On Thursday, Feb. 11, the College announced that the selection committee appointed Wellesley’s 14th president, Dr. Paula Johnson, who will begin her tenure on July 1. The announcement was made without any forewarning, and was sent out in an email hours before a conversation and reception to welcome the new president. Despite the suddenness of the announcement, professors cancelled class and students showed up to the event in droves, easily filling up Alumnae Hall. Current President H. Kim Bottomly was not present at the gathering.
Before Dr. Johnson even sat down in her seat on stage, students, faculty and staff gave her a standing ovation. There was a clear consensus in the room that selecting Dr. Johnson was a step in the right direction for the College. Emphasizing issues such as diversity, inclusion and mental health, Dr. Johnson’s comments were met with cheers and enthusiastic responses from the audience.
Dr. Johnson will be Wellesley’s first African American president. She comes from a primarily science background, having completed her undergraduate degree from Harvard Radcliffe and her MD and MPH degrees from Harvard. After training in internal and cardiovascular medicine at Brigham and Women’s Hospital, she went on to become the chief of the Division of Women’s Health at Harvard Medical School and Boston’s Brigham and Women’s Hospital. It was there she founded the Connors Center for Women’s Health and Gender Biology, where she currently serves as executive director.
The Board of Trustees, in collaboration with the a search committee, spent eight months searching for presidential candidates. Student representatives on the search committee that included Charlotte Harris ’16 and Shivani Kuckreja ’16. Kuckreja noted Johnson’s “kindness, intelligence, warmth and thoughtfulness” as traits that would make her an excellent president. Harris said, “I was looking for a charismatic leader, who was able to articulate a vision for Wellesley that included a model for health and wellness and for inclusion and equity on campus.” Kuckreja confirmed, “When speaking about Wellesley, she never excludes a group of people on campus. To me, this translates to the fact that she wants to hear everyone’s needs.”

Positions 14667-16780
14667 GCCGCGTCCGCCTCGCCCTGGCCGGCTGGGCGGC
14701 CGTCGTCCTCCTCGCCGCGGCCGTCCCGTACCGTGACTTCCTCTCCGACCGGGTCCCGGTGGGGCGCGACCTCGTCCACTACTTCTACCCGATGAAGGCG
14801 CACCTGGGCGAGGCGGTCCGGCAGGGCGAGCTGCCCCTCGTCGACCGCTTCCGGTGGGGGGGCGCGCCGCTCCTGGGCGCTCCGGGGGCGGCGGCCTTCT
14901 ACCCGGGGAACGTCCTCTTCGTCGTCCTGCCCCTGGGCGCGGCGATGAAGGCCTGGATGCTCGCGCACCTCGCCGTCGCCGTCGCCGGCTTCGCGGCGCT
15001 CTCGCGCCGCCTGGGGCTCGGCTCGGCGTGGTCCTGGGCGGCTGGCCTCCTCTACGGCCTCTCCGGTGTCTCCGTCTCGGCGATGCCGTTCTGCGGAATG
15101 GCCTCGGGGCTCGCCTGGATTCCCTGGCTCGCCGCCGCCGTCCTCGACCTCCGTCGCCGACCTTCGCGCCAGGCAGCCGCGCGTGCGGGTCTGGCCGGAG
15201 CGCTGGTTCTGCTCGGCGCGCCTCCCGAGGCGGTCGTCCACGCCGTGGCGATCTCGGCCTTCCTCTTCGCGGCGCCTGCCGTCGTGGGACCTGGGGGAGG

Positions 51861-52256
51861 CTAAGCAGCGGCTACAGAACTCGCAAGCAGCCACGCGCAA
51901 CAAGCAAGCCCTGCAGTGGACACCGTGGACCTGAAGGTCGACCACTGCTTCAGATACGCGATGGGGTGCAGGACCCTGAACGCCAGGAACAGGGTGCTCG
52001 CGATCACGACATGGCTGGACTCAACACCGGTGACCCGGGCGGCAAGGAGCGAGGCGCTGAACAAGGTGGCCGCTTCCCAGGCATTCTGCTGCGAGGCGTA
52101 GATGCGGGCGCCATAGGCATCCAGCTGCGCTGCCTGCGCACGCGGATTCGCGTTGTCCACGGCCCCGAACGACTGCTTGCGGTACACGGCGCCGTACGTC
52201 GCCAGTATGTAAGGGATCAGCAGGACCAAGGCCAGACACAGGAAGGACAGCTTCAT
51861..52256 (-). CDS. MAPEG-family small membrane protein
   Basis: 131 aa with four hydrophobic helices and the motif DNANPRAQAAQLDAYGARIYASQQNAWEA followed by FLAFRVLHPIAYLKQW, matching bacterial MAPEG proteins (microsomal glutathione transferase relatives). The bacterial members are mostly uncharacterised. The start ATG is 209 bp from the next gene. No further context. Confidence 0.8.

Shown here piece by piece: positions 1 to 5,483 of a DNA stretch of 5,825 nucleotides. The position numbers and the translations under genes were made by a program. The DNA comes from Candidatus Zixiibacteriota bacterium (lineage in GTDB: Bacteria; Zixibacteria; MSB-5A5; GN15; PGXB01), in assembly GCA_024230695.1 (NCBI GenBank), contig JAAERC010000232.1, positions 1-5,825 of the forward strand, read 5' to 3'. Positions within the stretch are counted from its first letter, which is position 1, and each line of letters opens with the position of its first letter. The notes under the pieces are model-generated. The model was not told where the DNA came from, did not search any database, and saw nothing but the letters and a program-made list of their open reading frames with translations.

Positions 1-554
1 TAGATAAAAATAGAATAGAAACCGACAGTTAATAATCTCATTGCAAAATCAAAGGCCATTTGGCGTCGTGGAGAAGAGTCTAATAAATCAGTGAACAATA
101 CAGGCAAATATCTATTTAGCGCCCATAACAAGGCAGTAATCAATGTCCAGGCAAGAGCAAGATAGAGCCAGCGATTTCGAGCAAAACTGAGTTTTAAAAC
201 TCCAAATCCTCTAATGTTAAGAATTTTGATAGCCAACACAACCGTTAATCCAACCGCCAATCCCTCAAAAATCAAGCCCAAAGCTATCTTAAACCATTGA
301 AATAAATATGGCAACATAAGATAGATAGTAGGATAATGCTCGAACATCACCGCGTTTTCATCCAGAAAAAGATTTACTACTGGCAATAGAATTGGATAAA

In her first speech to the Wellesley community, Dr. Johnson spoke on how Wellesley, as a women’s liberal arts college, is more pertinent to the global community now than ever before. She emphasized the importance of looking at Wellesley’s effects in a global context.
“This is such an amazingly important moment in time for women and women’s leadership. Finally, women’s leadership is being recognized as transforming health, education and economies. However, we also know that gaps remain. And we also know that there is a growing inequity in our society, in our world, and women bear a disproportionate burden of that inequity. So here’s the opportunity and herein lies the need. And this, in my opinion, is what makes Wellesley so relevant and so hopeful in terms of transforming the future,” Dr Johnson said.
On a personal note, Dr. Johnson talked about who was with her in the audience, as well as who was not. Among her supporters was her son, Jonathan Sands, a junior at Harvard College; her husband, Dr. Robert Sands, whom she noted actually attended Wellesley for six months as an exchange student; her mother-in-law, Phyllis Rosenthal Sands, ’46; and her father and 15-year-old daughter, whom she humorously noted were running late — a reality for “a busy family.”
The only person missing was her mother, Grace Johnson. Her mother passed away a few years ago, but her impact on Dr. Johnson’s life and deep commitment to education influences her today.
“[My mother] was a true force of nature. She had a deep belief in educating her daughters and really dedicated her life to that. She was a school secretary and had not had the privilege of going to college, but was deeply committed to independent thinking and to really developing one’s sense of self, voice, and agency. And she fulfilled her lifelong dream of obtaining a liberal arts education and graduated the year after I graduated from medical school,” Dr. Johnson said.
As she spoke about her mother, Dr. Johnson noted how she sees her mother’s legacy at Wellesley and in the students sitting in the audience.
“As I reflect on her incredible life, I always ask ‘what if?’ What if she had access to a Wellesley education? And now I know because I see the ‘what if’ reflected in each and every one of you who are students here in this audience.”
With a few remarks about her hopes to “take Wellesley into the future,” Dr. Johnson concluded her speech. The event made its way downstairs into Alumnae Ballroom, where students, faculty, and other guests had the opportunity to personally congratulate and welcome Dr. Johnson to Wellesley.